Convention guests were greeted by a giant Ugly Doll display upon first entering
If the big theme of San Diego Comic Con last year was regarding its "Hollywoodification," this year it must have been its heavy Japanese/youth culture influence.
The Biggest Star At The Con
The biggest thing that struck me about this convention was the heavy manga/Japanese culture presence, and how successful it was. I remember seeing this gigantic line bisect the convention floor, and wondering who everybody was waiting for. Neil Gaiman? Jim Lee? Ron Perlman?
No, they were waiting for Japanese pop singer T.M. Revolution. A good portion of those in line were Japanese, but certainly not all.
But think about it -- how many of those people were mainstream comic book fans? Maybe I'm jumping the gun here, but I would assume not a tremendous amount. They came to New York Comic Con to see T. M. Revolution, whose elaborate Sgt. Pepper/David Bowie-type outfits were on display in a booth at the show. They also came to see the Gothic Lolita fashion show, and purchase manga and related items from the exhibitors dedicated to just those products.
Another phenomenon that struck the convention? Designer vinyl toys and stuffed animals. These are limited-edition artist toys, often very "cartoony" in design, that can run an upwards of 100+ dollars; a number of these toys are Japanese in origin or influence. I saw more exhibitors showing off their brightly-colored designer toys than I did standard action figures. And honestly, had I the money, I'd have bought tons of them. I absolutely love that s**t. But back when I was collecting this stuff hard-core, about 5 years ago, I could rarely find them at cons. That has completely changed.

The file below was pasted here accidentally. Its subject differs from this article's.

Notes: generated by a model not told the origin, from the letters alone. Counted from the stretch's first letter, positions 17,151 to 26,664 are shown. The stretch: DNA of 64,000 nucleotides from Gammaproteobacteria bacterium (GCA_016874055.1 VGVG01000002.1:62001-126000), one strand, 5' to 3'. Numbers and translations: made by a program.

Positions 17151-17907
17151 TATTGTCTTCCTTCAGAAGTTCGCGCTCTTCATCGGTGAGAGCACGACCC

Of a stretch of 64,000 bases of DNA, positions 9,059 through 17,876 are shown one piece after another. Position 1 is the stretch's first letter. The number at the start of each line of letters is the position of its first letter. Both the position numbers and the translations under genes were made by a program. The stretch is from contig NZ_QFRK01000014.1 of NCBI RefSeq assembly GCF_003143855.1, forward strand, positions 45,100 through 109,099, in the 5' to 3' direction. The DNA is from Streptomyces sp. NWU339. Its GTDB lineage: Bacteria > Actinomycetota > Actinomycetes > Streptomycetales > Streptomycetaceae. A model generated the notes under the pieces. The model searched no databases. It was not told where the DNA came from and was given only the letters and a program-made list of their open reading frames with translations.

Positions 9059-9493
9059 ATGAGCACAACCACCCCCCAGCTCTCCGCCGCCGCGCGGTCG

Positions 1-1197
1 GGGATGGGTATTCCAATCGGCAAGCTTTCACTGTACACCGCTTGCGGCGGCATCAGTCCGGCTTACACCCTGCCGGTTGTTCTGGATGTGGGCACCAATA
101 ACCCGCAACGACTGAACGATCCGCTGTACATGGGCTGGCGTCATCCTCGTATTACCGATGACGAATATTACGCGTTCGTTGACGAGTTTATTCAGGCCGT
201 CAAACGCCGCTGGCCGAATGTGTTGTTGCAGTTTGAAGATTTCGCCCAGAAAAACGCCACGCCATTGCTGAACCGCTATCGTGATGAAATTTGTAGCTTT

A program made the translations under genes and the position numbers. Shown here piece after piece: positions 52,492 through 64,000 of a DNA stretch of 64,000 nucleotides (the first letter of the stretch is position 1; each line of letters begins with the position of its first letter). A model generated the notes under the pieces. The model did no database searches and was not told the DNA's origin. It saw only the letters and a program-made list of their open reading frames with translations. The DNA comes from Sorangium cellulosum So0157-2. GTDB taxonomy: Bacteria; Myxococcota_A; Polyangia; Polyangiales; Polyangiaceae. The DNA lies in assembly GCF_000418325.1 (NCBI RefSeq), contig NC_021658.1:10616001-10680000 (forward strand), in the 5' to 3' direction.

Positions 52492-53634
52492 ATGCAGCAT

Even the Christie's auction house booth had a glass case filled with ultra-expensive vinyls.
NYCC: Now With More Females!
This is all not to say that superheroes -- standard capes and cowls -- were outshone at New York Comic Con this year. Of course the Marvel & DC booths were mobbed. But I assume the big turnout for T.M. Revolution, Gothic Lolita, the Japanese toy importers, the American independent designer toy makers, and the humongous booths for manga producers like TokyoPop will not go unnoticed by the convention organizers.
Also not to go unnoticed -- the heavy influx of of young women at this convention. Far far more heavier than last year. Certainly a portion are interested in mainstream Marvel & DC. But probably not the legion dressed in Gothic Lolita dresses, manga cosplay outfits, or screaming Milo Ventimiglia's name at the Devil's Due booth.
(But to be fair, OS reader Red Stapler -- big mainstream comic fan -- did snap a picture of herself with Milo. sigh, lucky...)